$HOME is for all users /root

Issue:

 $HOME is /root for every user
 although the directory that you enter when you log in, 
even as ldap user is your real homedir as found in ldap 
or /etc/passwd for the local users.
I was unable to find where it is set:
not in 
/etc/profile
/etc/profile.d/*
/etc/bashrc
/etc/bash_completion.d/*

This is an anoying issue on a server that was centos 8 and was upgraded to Rocky Linux 8
I only have this on 1 server that was migrated, many others don’t have it, so I doubt it is due to the upgrade process

This one is only used as printserver and I found out when having trouble upgrading the papercutserver.

The server was originally not set up by me but by a support provider, at least that guy has moved jobs , I can’t trace him for the modif he made,… if it was him and not some other cause.

The puzzle is open for all.

I have a fairly stable workaround:
I added a line to /etc/bashrc:

export HOME=$PWD

I know it is kluge and would rather want to find the real cause and resolve it there.

HOME is normally set by your shell. What does getent passwd shows for your non-root users?

$HOME is set by login for local logins. See man login.

For ssh connections, sshd will set it. Same applies for graphical sessions (e.g. gdm).

This is not a stable workaround. You are defeating the purpose of login/sshd/others. The programs that handle setting those variables are looking at /etc/passwd or NSS to determine how your home directory is set. Ritov asked for getent passwd, so that will tell you (and us) how $HOME is supposed to be set and how to further troubleshoot your issue.

Sure, depending on the entry point as also noted with sshd. More do it - sudo, su

getent passwd dumps /etc/passwd, combined with ldap.
What is returned there is correct, it is the correct homedir for each user, it is also the login dir.
That is why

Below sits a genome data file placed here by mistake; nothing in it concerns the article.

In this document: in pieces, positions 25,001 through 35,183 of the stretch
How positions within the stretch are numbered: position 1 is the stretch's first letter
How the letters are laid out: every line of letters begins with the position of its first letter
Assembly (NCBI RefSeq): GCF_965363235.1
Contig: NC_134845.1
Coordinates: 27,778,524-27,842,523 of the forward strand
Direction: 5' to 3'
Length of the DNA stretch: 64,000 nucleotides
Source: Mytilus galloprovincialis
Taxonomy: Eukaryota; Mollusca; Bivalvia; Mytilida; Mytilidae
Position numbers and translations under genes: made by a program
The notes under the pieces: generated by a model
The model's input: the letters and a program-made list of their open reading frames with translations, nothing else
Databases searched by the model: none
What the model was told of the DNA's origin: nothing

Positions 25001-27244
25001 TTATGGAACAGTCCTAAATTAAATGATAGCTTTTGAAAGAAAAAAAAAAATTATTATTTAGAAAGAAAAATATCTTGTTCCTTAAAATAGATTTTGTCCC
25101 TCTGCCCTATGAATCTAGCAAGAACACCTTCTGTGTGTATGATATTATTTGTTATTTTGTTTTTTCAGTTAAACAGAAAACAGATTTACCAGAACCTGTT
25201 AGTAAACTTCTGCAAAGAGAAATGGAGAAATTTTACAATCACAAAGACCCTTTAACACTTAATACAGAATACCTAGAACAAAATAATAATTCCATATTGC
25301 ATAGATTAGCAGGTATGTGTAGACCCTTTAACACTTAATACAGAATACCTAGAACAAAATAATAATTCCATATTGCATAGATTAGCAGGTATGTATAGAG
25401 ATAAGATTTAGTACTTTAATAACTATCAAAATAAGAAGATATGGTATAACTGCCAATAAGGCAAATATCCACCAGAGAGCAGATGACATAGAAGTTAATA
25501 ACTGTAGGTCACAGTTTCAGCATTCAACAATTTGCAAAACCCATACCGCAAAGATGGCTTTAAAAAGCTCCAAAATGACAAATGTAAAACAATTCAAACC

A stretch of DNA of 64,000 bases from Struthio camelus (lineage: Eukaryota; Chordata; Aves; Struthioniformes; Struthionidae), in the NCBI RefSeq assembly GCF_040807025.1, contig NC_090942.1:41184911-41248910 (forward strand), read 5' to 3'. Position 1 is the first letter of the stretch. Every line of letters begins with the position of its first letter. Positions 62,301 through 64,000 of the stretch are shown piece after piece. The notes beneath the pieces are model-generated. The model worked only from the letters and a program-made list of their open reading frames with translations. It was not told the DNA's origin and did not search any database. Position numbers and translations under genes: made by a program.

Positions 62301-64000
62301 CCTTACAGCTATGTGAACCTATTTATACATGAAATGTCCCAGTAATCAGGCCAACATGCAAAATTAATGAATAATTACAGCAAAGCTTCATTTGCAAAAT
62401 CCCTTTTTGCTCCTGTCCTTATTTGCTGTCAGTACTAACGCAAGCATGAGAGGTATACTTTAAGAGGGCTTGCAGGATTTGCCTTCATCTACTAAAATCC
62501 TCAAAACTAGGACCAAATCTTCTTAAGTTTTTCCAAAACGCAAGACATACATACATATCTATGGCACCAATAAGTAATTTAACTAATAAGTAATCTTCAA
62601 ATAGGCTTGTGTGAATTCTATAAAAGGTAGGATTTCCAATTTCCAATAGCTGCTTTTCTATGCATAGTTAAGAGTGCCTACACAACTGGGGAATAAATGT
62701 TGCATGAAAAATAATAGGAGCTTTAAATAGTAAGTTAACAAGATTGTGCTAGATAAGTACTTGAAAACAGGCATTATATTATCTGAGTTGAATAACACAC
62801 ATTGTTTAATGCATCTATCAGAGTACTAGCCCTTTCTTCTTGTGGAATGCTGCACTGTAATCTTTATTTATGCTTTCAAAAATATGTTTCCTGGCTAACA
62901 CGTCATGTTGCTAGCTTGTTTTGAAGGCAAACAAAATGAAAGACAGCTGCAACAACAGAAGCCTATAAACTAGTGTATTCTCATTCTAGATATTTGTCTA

export HOME=$PWD as last line of
/etc/bashrc
is a workaround.

that would be then
/etc/login.defs
no $HOME defined there

thanks but no solution there yet:
grepped additionally

/etc/login.defs
/etc/pam.d/*
/etc/ssh/*
/etc/ssh/ssh_config.d/*

for -i HOME
no definions of HOME there

grep -i HOME /etc/login.defs
#   home directory.  If you _do_ define both, MAIL_DIR takes precedence.
# home directories if HOME_MODE is not set.
# HOME_MODE is used by useradd(8) and newusers(8) to set the mode for new
# home directories.
# If HOME_MODE is not set, the value of UMASK is used to create the mode.
HOME_MODE	0700
# If useradd should create home directories for users by default
CREATE_HOME	yes
grep -i HOME /etc/pam.d/*
/etc/pam.d/fingerprint-auth:session     optional                                     pam_oddjob_mkhomedir.so umask=0077
/etc/pam.d/password-auth:session     optional                                     pam_oddjob_mkhomedir.so umask=0077
/etc/pam.d/system-auth:session     optional                                     pam_oddjob_mkhomedir.so umask=0077
[root@cups07 ssh]# grep -i HOME /etc/ssh/*
grep: /etc/ssh/ssh_config.d: Is a directory
[root@cups07 ssh]# grep -i HOME /etc/ssh_config.d/*
grep: /etc/ssh_config.d/*: No such file or directory

If login and sshd do set HOME, they might do it in the binary, rather than by sourcing HOME=... from config files. If they set it “wrong”, then where do they get the wrong value from?

If login and sshd do set HOME, they might do it in the binary, rather than by sourcing HOME=… from config files. If they set it “wrong”, then where do they get the wrong value from?

If it would be set by a binary, it should end up in a bugreport quickly, no?
I have the same issue on a server Rocky Linux 8.8 with 388 pending updates and it’s (vmware) clone fully updated to Rocky Linux 8.9 without pending packages.
Interesting question however.

Could you set up a new, “fresh”, printserver and replace the current?
That way you would clear out the unknown modifications.